Prince was just 21-years-old when he got the chance in 1981 to open for the Rolling Stones -- a band whose frontman, Mick Jagger, had built an entire persona around blurring the lines between masculinity and femininity. But Prince took the blurring of those lines to a whole new level.
He wore high-heels, he wore eyeliner, he wore skin-tight lycra in shades of lavender and deep, deep purple. He was the quintessential male 80s pop star: unapologetically sexual, unapologetically complex, and exceptionally talented. But on stage during the West Coast leg of the Rolling Stones tour, as reported by The New York Times, the almost entirely white audience couldn't make the connection with Prince that they could with Jagger. They "pelted Prince with fruit and bottles, causing him to cut his sets short."
With the outpouring of grief and celebration that's happened in the wake of his death, it's hard to imagine a world in which Prince, in all his glory, was not always fully embraced. But it's stories like these that are an important reminder about who Prince was. Prince was a black man. And his blackness was an integral part of what made his persona so revolutionary, and so complicated.
Prince helped redefine notions about black masculinity by challenging ideas about gender and sexuality not only in his appearance, but through his music. He actively questioned the idea that presenting as feminine or androgynous somehow dictates one's sexual orientation. Prince was soft. He was all frills and satin, lycra and lace. He was all those things, and he loved women. A lot. His highly sexual, complex relationship to women (Apollonia, Vanity, and so on) challenged the idea that being "soft" meant being gay. It was the perfect demonstration of how gender expression and sexuality are not the same thing. It was a reminder that black masculinity, constantly policed and undermined, could be redefined.
The narrative around Prince, gleaned from his persona and his music, was that he toyed with duality -- masculine and feminine, black and white. But the beauty of Prince's pushing of societal boundaries was that he exposed our own preoccupations with placing people, especially black people, in boxes. His racial ambiguity didn't detract from his blackness, and his feminine aesthetic did not make him any less of a man. In that way, he represented a kind of freedom that paved the way for the Lenny Kravitzes, Jaden Smiths, and Miguels of the world.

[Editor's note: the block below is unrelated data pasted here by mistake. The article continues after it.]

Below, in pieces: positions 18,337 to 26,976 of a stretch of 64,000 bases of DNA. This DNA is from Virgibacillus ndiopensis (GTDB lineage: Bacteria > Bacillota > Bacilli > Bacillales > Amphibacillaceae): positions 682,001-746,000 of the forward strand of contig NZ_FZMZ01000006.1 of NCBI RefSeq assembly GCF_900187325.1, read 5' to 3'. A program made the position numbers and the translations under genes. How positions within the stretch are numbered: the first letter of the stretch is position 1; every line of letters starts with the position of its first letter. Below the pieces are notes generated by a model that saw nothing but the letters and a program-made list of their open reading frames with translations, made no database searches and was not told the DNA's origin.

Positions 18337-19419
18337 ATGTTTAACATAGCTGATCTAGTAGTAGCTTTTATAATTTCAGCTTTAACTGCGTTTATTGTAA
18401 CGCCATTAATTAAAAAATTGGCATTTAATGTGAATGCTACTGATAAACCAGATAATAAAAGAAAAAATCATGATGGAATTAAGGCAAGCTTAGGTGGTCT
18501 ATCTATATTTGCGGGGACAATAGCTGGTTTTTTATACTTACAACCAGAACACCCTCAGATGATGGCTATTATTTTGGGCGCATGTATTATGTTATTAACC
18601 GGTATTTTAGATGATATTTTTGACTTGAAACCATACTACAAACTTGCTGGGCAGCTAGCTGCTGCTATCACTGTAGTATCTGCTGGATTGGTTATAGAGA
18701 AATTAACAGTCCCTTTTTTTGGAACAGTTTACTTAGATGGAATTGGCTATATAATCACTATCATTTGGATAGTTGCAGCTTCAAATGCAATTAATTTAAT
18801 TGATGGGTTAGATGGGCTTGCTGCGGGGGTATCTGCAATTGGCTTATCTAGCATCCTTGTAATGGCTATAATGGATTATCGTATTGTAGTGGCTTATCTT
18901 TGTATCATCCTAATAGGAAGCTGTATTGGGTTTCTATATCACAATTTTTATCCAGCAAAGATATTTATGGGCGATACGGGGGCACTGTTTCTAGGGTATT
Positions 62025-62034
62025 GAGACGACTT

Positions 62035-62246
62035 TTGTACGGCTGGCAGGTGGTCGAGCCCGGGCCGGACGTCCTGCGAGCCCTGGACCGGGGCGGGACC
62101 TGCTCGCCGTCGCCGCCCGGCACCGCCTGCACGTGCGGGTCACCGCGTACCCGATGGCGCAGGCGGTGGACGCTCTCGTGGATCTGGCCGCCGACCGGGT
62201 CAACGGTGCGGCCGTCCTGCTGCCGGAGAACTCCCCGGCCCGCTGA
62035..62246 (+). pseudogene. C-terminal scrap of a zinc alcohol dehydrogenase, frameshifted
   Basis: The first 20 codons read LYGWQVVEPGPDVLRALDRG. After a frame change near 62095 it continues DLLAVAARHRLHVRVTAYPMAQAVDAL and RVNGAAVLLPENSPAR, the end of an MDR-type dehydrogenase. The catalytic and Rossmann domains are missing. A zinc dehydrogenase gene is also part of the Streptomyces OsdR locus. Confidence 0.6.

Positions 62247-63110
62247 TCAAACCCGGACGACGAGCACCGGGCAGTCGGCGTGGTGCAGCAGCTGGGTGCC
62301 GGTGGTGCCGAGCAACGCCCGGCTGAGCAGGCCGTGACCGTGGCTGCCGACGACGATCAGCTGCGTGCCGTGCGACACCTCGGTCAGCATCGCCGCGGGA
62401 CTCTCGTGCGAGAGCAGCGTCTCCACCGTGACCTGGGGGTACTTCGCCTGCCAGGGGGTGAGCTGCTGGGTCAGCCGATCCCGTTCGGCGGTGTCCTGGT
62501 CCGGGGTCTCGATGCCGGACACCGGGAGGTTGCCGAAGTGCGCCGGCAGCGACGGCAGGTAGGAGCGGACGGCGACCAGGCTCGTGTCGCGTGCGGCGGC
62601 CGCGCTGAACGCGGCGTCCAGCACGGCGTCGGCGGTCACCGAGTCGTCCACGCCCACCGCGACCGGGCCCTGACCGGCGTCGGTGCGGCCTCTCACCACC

But Prince's relationship with gender and sexuality wasn't perfect. Despite the images of sexually liberated women who populated his videos and songs, there were traces of misogyny in his music and his ideology (just watch Purple Rain, where he spends most of the movie being the ultimate f**kboy to Apollonia).
And later in his career, after he became a devout Jehovah's Witness, his stance on sexuality -- which used to be all about live and let live -- seemed to skew toward the side of homophobia. When asked in a 2008 interview of his views on homosexuality, he tapped his Bible and answered: "God came to earth and saw people sticking it wherever and doing it with whatever, and he just cleared it all out. He was, like, 'Enough.'" There was an interview, also, where during a guest appearance on "The Arsenio Hall Show," Prince recounted a story of being at an Oscars party and cringing every time a "dude" bumped into him, or so much as grazed him.
This complication doesn't necessarily diminish the impact Prince made. If anything, it adds to the fascinating conversation around blackness and masculinity that his persona and his legacy adds to. The fact that, even after all the brave and bold expressions of masculinity he introduced to the world, he still seemed to struggle with other forms of gender and sexual expression later in his life says a lot about the ways those boxes creep back up on us.
But Prince introduced us, for a fleeting, brilliant moment, to a world where black men and black people could be free in ways that we've rarely been able to imagine. He once sang, "I'm not a woman. I'm not a man. I'm something that you'll never understand." And that was the beauty of Prince's persona, and his blackness. It was something that was impossible to peg down.